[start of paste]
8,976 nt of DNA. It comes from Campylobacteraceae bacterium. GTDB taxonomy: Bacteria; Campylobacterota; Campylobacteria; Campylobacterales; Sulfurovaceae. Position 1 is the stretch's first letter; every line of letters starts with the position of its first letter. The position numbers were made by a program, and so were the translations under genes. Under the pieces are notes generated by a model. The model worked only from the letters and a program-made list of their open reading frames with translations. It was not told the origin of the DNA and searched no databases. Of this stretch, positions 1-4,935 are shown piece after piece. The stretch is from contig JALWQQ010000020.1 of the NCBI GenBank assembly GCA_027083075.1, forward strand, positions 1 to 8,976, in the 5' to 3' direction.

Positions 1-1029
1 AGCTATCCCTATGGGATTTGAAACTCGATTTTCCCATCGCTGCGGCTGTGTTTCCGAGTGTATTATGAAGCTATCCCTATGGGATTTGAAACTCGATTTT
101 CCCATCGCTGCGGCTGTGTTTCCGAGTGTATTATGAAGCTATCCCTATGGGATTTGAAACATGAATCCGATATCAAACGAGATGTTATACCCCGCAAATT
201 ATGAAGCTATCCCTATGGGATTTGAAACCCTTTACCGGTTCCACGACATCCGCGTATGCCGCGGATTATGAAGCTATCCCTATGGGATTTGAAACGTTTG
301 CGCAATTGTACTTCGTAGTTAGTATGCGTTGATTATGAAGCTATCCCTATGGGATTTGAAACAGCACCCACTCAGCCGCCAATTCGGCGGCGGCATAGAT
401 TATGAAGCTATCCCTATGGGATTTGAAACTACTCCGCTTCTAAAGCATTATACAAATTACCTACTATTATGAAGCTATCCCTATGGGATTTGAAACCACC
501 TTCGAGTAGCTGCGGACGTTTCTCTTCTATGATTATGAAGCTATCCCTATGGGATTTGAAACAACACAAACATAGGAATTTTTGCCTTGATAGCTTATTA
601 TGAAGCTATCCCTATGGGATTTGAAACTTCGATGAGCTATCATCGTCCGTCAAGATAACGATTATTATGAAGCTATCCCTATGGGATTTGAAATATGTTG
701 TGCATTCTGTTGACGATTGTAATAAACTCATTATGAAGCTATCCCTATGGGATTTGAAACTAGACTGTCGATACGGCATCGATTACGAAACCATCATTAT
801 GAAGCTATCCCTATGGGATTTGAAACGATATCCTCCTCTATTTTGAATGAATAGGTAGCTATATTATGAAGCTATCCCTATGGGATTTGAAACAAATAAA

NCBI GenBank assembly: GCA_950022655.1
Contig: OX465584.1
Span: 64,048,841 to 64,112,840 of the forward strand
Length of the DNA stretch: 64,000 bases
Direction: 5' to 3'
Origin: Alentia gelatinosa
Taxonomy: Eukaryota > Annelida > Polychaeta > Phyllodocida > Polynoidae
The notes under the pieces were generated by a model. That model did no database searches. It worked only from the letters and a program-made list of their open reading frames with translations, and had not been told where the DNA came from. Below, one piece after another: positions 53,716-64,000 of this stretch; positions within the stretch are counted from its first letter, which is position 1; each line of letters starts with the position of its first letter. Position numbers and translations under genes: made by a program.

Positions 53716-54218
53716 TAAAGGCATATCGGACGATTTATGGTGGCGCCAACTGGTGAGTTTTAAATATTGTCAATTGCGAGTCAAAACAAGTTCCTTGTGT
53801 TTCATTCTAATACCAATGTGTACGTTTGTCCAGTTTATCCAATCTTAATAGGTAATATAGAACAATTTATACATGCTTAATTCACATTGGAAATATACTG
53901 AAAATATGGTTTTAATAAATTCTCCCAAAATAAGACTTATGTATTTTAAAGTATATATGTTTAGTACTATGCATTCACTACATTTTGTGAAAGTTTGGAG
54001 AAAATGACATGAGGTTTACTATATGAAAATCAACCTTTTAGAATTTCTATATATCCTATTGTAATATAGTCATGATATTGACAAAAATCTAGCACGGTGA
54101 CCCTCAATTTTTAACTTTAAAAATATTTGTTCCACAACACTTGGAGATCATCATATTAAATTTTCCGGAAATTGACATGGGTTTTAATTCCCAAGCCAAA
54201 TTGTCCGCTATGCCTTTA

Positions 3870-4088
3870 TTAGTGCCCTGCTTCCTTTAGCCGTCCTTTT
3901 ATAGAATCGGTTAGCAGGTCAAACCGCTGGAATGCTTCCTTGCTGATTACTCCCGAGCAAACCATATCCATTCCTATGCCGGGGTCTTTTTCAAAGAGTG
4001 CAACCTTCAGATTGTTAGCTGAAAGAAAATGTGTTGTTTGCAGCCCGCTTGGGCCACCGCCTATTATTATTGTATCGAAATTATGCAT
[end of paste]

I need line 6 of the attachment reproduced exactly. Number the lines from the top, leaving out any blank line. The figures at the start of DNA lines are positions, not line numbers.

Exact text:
301 CGCAATTGTACTTCGTAGTTAGTATGCGTTGATTATGAAGCTATCCCTATGGGATTTGAAACAGCACCCACTCAGCCGCCAATTCGGCGGCGGCATAGAT